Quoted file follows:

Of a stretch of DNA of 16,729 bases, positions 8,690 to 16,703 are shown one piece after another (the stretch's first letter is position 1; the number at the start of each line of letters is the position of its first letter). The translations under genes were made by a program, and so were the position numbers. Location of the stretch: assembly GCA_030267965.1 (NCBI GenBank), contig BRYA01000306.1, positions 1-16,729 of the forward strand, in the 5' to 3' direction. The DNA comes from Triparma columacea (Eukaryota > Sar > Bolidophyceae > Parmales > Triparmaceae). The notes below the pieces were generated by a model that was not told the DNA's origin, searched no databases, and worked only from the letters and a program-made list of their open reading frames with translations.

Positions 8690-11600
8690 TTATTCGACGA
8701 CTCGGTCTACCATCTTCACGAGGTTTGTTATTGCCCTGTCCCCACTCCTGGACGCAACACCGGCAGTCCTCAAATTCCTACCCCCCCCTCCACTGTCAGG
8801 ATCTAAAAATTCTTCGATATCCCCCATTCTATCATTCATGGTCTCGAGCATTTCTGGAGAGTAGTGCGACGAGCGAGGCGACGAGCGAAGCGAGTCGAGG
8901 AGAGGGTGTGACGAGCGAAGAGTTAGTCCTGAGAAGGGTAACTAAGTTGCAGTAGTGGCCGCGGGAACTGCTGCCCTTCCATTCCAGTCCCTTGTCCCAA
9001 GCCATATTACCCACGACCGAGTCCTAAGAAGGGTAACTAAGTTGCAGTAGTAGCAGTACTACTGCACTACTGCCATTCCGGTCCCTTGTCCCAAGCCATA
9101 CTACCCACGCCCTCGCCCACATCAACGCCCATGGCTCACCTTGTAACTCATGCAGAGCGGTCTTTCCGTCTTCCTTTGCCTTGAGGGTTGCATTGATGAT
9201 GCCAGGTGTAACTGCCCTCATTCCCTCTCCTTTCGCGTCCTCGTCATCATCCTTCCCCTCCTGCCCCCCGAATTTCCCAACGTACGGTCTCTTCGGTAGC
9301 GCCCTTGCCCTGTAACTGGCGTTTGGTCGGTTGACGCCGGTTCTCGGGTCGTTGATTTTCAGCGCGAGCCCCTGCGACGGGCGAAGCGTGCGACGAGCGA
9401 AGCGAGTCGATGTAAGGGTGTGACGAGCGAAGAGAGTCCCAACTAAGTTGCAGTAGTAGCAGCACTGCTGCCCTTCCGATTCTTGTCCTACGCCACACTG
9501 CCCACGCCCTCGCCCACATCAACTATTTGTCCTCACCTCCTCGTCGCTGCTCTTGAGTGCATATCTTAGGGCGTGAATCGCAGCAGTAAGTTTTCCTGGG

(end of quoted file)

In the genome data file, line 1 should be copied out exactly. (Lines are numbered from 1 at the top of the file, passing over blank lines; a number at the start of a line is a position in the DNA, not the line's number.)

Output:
Of a stretch of DNA of 16,729 bases, positions 8,690 to 16,703 are shown one piece after another (the stretch's first letter is position 1; the number at the start of each line of letters is the position of its first letter). The translations under genes were made by a program, and so were the position numbers. Location of the stretch: assembly GCA_030267965.1 (NCBI GenBank), contig BRYA01000306.1, positions 1-16,729 of the forward strand, in the 5' to 3' direction. The DNA comes from Triparma columacea (Eukaryota > Sar > Bolidophyceae > Parmales > Triparmaceae). The notes below the pieces were generated by a model that was not told the DNA's origin, searched no databases, and worked only from the letters and a program-made list of their open reading frames with translations.